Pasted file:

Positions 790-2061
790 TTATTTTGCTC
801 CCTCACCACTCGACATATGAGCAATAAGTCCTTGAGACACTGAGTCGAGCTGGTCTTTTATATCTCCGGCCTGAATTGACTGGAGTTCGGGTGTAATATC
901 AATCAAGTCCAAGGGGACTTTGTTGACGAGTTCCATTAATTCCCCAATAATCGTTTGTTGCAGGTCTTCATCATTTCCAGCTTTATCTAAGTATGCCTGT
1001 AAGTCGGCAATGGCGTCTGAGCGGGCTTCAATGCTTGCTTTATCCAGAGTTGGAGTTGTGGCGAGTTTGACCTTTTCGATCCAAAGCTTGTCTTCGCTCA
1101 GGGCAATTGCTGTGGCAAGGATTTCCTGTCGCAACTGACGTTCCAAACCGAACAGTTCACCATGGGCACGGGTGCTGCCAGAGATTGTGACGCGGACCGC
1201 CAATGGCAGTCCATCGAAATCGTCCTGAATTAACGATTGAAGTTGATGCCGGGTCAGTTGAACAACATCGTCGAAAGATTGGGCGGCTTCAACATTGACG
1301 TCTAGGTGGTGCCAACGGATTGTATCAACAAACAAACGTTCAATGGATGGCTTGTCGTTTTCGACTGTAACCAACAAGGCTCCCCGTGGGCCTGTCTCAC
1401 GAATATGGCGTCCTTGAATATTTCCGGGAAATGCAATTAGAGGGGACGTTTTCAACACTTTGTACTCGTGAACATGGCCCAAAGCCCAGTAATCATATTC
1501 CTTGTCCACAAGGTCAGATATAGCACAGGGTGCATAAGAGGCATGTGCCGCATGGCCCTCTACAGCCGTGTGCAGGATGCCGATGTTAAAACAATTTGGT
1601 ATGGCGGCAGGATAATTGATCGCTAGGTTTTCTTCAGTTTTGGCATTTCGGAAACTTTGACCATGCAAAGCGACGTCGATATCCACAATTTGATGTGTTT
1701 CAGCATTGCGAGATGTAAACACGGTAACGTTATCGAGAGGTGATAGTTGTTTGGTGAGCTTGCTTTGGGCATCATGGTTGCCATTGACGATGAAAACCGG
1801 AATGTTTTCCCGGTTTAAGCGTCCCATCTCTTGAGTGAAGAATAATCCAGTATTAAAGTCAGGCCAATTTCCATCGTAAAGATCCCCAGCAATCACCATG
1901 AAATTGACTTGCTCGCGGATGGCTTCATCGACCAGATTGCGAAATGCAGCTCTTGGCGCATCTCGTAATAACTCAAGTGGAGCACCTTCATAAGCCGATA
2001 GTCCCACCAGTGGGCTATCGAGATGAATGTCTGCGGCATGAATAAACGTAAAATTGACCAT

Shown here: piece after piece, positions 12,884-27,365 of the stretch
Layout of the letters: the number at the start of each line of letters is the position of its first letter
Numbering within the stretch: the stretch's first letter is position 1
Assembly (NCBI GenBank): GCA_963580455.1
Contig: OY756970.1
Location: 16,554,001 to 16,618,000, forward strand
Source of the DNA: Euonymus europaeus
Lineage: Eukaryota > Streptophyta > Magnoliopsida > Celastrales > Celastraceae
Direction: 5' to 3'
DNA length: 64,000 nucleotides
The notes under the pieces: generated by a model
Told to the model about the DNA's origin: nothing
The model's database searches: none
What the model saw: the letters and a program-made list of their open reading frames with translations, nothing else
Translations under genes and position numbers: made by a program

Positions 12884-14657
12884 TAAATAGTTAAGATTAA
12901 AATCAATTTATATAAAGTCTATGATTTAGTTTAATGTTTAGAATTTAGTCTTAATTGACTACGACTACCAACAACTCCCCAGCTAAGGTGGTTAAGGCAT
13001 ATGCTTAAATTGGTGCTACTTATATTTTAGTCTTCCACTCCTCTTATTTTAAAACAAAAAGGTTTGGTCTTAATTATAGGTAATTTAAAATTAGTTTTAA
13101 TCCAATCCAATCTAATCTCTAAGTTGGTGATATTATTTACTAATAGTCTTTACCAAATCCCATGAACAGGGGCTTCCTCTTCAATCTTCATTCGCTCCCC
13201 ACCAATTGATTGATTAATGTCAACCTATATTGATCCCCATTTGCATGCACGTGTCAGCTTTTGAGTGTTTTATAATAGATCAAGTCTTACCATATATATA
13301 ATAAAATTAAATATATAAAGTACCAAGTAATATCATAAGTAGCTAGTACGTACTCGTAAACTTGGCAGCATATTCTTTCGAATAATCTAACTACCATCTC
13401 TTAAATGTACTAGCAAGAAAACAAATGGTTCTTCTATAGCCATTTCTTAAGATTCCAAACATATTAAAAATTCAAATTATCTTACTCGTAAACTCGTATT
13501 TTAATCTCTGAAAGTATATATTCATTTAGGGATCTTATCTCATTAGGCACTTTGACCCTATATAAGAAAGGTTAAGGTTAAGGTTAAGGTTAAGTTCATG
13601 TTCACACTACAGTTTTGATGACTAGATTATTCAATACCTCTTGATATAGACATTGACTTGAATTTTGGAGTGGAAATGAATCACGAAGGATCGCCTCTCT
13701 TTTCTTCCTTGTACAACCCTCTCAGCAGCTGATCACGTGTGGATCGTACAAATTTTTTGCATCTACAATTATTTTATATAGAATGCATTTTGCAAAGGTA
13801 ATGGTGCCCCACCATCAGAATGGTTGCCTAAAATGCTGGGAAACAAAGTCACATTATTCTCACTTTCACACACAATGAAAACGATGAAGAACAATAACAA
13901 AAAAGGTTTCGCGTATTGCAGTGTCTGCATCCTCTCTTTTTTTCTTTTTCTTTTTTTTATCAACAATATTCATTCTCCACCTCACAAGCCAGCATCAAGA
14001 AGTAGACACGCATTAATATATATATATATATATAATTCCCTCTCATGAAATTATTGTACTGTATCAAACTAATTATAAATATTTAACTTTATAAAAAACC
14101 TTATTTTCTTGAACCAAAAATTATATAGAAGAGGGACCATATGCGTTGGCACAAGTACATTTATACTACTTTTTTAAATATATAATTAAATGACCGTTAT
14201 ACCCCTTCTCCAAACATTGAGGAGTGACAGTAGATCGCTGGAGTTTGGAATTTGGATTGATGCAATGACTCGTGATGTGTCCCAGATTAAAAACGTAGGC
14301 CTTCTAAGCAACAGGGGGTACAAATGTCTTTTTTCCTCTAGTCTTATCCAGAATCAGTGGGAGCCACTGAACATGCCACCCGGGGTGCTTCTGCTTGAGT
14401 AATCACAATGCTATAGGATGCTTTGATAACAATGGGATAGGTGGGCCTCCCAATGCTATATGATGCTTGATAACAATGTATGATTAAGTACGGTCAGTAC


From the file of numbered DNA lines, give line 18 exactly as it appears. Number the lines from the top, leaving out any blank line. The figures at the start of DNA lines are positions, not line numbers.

Numbering within the stretch: the stretch's first letter is position 1